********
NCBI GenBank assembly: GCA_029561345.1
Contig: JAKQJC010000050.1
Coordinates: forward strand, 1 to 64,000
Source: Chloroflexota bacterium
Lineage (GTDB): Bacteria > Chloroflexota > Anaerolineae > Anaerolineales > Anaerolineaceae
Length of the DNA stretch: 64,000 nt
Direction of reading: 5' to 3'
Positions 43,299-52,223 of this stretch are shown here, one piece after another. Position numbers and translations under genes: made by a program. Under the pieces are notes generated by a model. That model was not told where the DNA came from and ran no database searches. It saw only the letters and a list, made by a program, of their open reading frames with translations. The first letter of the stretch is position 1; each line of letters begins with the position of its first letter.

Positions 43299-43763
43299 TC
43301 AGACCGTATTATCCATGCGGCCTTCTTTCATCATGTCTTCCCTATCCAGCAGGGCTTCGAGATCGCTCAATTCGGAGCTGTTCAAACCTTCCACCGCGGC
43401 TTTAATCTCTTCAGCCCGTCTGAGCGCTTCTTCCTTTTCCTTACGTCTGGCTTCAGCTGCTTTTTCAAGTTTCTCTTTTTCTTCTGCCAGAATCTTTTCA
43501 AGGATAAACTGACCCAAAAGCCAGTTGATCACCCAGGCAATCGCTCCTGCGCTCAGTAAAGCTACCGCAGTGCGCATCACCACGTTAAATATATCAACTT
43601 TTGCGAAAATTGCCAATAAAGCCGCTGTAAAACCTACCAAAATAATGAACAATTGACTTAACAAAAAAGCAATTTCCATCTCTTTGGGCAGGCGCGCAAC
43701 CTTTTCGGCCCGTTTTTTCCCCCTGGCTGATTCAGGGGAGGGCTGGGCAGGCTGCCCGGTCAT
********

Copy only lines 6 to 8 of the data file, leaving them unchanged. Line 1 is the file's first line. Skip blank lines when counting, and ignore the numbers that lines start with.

Length of the DNA stretch: 64,000 nt
Direction of reading: 5' to 3'
Positions 43,299-52,223 of this stretch are shown here, one piece after another. Position numbers and translations under genes: made by a program. Under the pieces are notes generated by a model. That model was not told where the DNA came from and ran no database searches. It saw only the letters and a list, made by a program, of their open reading frames with translations. The first letter of the stretch is position 1; each line of letters begins with the position of its first letter.